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Investors would do well to learn from deer hunters and fishermen who know the importance of “being there” and using patient persistence, so they are there when opportunity knocks.
— Charles Ellis, on investment policy
One of my favorite sayings is, “If you think education is expensive, try ignorance.” This is certainly true about investing, which is why I believe that knowledge of investment history is an important, if not necessary, condition of achieving success. The following is offered as evidence.
Distribution Of Returns
Most investors know that the U.S. stock market has historically returned about 10%: Over the 92-year period from 1927 through 2018, the S&P 500 returned 10.1%. If we were to remove the returns of the best 92 months > SEE MORE
It’s been said diversification is the only free lunch in investing, with the largest benefits of diversification coming from adding assets with low, or—even better—negative correlations.
However, when designing portfolios, investors also need to be aware that correlations are not constant—they are averages of the relationships of returns. Thus, it’s important to understand not only that correlations can drift, but also under what circumstances the correlation of returns are likely to increase and decrease.
For example, while the correlation of high-yield bonds to stocks tends to be low, during bear markets caused by recessions, their correlation tends to rise toward 1 (at exactly > SEE MORE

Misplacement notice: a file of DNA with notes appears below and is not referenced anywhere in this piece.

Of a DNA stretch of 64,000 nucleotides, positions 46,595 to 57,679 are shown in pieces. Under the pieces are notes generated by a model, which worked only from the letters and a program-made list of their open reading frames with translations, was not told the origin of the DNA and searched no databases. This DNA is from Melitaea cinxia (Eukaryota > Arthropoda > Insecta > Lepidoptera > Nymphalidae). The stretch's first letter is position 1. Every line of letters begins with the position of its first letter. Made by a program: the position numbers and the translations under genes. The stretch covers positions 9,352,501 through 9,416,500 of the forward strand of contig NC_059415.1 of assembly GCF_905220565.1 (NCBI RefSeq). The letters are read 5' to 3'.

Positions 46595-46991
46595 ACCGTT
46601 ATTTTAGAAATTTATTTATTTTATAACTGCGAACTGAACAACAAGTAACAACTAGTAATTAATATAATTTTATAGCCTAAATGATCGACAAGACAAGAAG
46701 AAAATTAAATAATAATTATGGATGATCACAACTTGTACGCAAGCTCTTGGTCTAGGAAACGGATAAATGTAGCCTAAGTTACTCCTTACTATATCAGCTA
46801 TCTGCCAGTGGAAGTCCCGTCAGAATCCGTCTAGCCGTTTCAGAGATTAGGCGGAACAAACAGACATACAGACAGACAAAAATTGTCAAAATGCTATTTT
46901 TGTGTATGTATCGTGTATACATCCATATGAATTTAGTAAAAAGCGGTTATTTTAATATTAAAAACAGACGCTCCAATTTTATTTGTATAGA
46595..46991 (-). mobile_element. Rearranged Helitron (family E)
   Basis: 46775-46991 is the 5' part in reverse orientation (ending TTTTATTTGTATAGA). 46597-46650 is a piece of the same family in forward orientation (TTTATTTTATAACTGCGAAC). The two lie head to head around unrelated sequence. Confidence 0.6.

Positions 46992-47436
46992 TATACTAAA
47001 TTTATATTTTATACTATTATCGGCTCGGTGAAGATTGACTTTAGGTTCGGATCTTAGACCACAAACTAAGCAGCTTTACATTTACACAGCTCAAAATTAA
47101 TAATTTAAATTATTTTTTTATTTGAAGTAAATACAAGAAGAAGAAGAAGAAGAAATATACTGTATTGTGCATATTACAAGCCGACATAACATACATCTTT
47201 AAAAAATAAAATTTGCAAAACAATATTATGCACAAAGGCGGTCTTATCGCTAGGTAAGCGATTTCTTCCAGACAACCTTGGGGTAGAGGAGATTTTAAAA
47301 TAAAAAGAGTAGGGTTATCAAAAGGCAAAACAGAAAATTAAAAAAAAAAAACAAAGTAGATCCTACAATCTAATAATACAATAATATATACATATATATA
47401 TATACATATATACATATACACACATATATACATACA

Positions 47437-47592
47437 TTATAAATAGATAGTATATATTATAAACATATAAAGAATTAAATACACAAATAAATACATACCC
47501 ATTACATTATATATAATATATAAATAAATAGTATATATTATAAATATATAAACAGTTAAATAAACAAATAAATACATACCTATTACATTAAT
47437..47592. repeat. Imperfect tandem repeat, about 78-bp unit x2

For the 10-year period 2008 through 2017, a very wide dispersion in returns has existed in markets. As the following table shows, U.S. stocks far outperformed international stocks, and growth stocks outperformed value stocks.
Given these results, it’s no surprise I have been getting lots of queries from investors about their international equity investments. Any time an > SEE MORE
A common axiom is that those who fail to plan, plan to fail. And while most people would never start a business without a business plan, many investors manage their money without an investment plan that identifies their ability, willingness and need to take risk, sets goals (such as the rate of return they require their portfolio to generate), and includes an asset allocation and rebalancing table to provide discipline.
Compounding the problem of a failure to plan is that even a well-thought-out investment plan is only a necessary condition for > SEE MORE
It can be hard to hear the best course of action during tough market times may be to do nothing. It can be even harder to repeatedly hear the message as things seem to get worse. But it is a message we would not repeat if we did not truly believe it was in your best interests. The following discusses why our message is not wavering despite market conditions.
Stay the course. We repeat that advice again and again. Yet, in the face of a persistent down market, a common refrain from investors has gone something like this: “Yes, that advice has worked in the past. However, this time is different. It obviously isn’t working now! The market just keeps going down and down. There must be a better alternative than to sit and do nothing.”
Founder and Private Wealth Advisor
Beacon Hill Private Wealth